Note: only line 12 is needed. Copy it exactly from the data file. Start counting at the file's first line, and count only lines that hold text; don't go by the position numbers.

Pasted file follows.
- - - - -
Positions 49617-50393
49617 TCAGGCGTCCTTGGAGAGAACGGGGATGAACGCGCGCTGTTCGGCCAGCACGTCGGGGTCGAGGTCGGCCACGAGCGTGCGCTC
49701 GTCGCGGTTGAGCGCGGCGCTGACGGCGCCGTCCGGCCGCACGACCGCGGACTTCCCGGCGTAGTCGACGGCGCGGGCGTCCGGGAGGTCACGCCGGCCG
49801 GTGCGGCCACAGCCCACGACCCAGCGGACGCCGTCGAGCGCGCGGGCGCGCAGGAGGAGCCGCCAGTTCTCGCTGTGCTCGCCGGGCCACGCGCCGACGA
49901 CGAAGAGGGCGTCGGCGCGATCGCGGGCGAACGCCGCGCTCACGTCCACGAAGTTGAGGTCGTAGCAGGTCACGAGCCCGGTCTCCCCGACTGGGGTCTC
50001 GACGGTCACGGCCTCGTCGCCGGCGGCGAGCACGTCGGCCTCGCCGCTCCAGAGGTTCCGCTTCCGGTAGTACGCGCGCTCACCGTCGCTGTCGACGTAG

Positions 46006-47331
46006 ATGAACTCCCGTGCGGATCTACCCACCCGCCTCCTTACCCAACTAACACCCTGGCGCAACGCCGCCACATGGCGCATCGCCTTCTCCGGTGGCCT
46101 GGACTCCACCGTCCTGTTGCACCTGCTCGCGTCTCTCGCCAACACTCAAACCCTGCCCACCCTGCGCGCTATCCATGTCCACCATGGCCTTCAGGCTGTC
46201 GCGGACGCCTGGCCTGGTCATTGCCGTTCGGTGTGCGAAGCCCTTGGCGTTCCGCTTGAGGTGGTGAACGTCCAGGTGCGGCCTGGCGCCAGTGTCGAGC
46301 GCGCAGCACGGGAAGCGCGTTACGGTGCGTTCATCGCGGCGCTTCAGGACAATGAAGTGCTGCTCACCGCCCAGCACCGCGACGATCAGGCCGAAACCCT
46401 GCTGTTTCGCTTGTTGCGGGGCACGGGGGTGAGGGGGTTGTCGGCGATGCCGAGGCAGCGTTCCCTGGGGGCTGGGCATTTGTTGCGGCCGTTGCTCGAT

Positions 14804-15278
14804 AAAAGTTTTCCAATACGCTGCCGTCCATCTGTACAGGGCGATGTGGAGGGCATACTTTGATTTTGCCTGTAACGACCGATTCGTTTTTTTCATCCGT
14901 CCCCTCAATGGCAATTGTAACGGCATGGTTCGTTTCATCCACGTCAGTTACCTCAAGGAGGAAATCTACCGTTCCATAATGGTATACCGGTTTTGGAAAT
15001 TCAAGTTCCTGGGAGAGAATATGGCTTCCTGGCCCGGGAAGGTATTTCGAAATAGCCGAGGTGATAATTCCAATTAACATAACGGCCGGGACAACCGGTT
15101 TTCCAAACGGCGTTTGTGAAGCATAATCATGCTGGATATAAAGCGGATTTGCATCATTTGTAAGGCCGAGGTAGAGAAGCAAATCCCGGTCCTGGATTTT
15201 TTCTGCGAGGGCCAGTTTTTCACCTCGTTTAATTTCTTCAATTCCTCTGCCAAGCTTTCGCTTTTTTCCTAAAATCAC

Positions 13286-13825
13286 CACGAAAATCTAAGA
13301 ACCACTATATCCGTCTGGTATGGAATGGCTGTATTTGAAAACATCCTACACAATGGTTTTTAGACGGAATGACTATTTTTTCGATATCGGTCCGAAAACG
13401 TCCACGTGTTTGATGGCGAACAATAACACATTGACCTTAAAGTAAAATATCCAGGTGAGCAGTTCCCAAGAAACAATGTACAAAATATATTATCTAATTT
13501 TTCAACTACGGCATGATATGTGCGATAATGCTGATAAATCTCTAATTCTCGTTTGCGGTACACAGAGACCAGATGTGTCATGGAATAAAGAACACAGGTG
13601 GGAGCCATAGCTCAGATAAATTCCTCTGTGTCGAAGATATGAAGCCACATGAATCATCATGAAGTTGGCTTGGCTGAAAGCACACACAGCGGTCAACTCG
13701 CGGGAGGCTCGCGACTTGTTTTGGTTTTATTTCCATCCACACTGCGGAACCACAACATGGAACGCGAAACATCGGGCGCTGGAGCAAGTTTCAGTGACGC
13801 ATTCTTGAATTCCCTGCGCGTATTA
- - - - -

46401 GCTGTTTCGCTTGTTGCGGGGCACGGGGGTGAGGGGGTTGTCGGCGATGCCGAGGCAGCGTTCCCTGGGGGCTGGGCATTTGTTGCGGCCGTTGCTCGAT